SURPRISE, Ariz. -- For the better part of his five seasons in the Royals' organization, left-handed pitcher Everett Teaford watched other guys soar to the heights.
"We've got so many young guys that are just flying up the radar," he said.
Until recently, Teaford was definitely under the radar.
"I was probably under the ground," he said.
Now Teaford, from Alpharetta, Ga., and Georgia Southern University ("the Harvard of Southeast Georgia," in his words), is a contender for the Royals' pitching staff. Maybe as a starter, maybe as a reliever -- the big thing is that he's finally arrived.
Last summer, Teaford had a 14-3 record and a 3.36 ERA for Double-A Northwest Arkansas. Then he was among six Royals farmhands, including hitting prodigies Mike Moustakas and Eric Hosmer, that played for Team USA in the Pan American Qualifying Tournament in Puerto Rico.
"I never considered myself really in that group of Hosmer, Moustakas -- that next wave," Teaford said. "But it made us feel like this could be fun in Kansas City. We're all really good friends, and hopefully we can turn things around."
Teaford is in the sizable group of hot pitching prospects in the camp. At 26, he's one of their elders and is among 12 left-handers, an unusually high number for the Royals, on the spring roster.
"I remember my first Spring Training, I thought, 'Man, there's only two or three lefties between me and the big leagues.' Now, look around -- righties are the oddballs around here," he said. "We're going to gang up on 'em."
The only two lefties considered a sure thing are Bruce Chen and Jeff Francis. They're both starters and manager Ned Yost says he'd like to have at least two lefties in the bullpen, maybe more. So opportunities beckon for Teaford and the gang of lefties.
Teaford's 2009 season suffered from a split personality. He began by going 7-1 with a 2.39 ERA for Class A Wilmington but slid to 3-7 with a 5.11 ERA in the second half for Northwest Arkansas.
Then, last year with the Double-A club, he wasn't all that satisfied with the way his season was going.
"I was just tired of walking people and I'm sure the coaches were, too," he said.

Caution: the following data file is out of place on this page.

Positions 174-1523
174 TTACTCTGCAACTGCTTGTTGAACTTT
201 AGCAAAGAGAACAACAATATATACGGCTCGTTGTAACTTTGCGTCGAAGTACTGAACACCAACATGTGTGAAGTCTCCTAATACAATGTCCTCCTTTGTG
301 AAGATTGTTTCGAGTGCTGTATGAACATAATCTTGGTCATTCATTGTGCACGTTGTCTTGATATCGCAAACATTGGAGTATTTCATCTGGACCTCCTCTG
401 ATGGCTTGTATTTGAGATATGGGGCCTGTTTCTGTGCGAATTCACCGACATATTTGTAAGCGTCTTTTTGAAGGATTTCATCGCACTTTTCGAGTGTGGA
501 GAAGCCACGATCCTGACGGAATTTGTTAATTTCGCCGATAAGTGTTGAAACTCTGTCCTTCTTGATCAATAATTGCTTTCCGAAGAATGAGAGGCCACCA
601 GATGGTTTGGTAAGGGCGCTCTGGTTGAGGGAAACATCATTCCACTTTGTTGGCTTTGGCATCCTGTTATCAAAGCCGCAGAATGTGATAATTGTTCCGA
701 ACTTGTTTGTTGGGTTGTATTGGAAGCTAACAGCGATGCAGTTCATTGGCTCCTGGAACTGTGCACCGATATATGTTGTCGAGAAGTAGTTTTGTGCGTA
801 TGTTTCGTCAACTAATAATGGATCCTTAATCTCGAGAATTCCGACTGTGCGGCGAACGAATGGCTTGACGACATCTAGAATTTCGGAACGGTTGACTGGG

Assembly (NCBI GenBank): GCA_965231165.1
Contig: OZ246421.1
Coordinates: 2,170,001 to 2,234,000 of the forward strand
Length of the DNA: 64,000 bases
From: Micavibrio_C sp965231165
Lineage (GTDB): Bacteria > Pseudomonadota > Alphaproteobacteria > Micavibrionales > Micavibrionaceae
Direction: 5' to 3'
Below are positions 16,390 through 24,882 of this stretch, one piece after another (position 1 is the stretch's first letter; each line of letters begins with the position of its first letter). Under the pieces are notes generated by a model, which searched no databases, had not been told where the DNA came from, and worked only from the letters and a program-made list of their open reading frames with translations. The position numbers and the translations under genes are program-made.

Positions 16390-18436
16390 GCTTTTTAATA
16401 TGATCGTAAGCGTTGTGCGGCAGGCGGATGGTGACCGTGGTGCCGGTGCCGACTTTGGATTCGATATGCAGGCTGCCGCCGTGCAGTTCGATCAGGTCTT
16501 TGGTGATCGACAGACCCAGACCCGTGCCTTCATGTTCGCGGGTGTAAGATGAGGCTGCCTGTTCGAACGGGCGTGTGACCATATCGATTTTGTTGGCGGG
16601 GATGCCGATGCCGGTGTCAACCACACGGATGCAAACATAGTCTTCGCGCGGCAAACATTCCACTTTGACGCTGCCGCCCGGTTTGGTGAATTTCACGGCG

So, about midseason when he had a 6-3 record, he decided to change his mechanics.
"I just started throwing the ball a little easier and being a little more free," he said. "I don't know if I was trying to muscle it and trying to be too strong, but I just kind of loosened up a little bit and things clicked, to say the least."
Did they ever. After the All-Star break, he was 8-0 in 12 games, including seven starts, with a 1.98 ERA. His 14 wins led the Royals' farm system and -- those walks he was so worried about? -- he finished with just 32 against 113 strikeouts in 99 innings.
Teaford isn't a big guy.
"I'm a real tall 5-foot-11 or a short 6-foot, whatever you want to go with," he said. "I'd go with the short 6-foot."
And he weighs just 165 pounds. But take pitching coach Bob McClure's word for it, he's very strong.
"Look at his body, this kid is cut. In a uniform, he looks scrawny, but you should see him without his shirt on," McClure said. "His chest and arms -- I'm telling you, he could be a wrestler. He's really put together, he's really built. But in a uniform, he looks like you could blow him over."
Teaford says he has a pretty standard pitching repertoire -- fastball, curveball, changeup and a little cutter -- but his fastball gained considerable velocity last year and was up to 94 or 95 mph at times.
Yost went to Puerto Rico last fall for the Pan Am competition and saw some flashes of Tom Glavine finesse in Teaford, including his ability to move the ball around and work the corners.
"I like his stuff, but the thing that impressed me most was his competitiveness on the mound," Yost said. "They'd knock the ball off the wall and he'd grab it and say, 'OK, you're next. Let's go.' He just kept coming after the hitters. He worked with a good tempo, had a great look on his face. He was competing out there with confidence, and I was real impressed with that."
Teaford was a 12th-round Draft choice by the Royals in 2006 and made steady progress, although it was not without some road bumps.
"I think it's going to help me in the long run," he said. "I've struggled and I learned how to get through struggles. Some guys breeze through the Minor Leagues just on talent alone.
"When you get to the big leagues, I feel like it's a whole 'nother jump. I feel like I've learned from my struggles when not to get down, to keep working. You're going to work through the hard times. So I think it was definitely beneficial that I kind of had rough patches in the Minor Leagues. It'll help if I ever do get to the big leagues."
Teaford's first public notice in Kansas City came after the 2008 season ,when he came to town to receive the first Mike Sweeney Award as the Minor League player who best represents the organization on and off the field. He was a frequent visitor to kids in hospitals and other centers in Wilmington, Del.
He credits his parents, Jim and Karen Teaford, for that trait.
"I've been very fortunate to have great parents that taught me how to be a good person and to do the right thing, to treat everyone with respect and to help others when they're in need, and so far, I think I've done a good job with that," he said.
His next job, Teaford hopes, will be on the Kansas City pitching staff.
"I don't care where I fit in," he said. "I just hope I fit in."
Dick Kaegel is a reporter for MLB.com. This story was not subject to the approval of Major League Baseball or its clubs.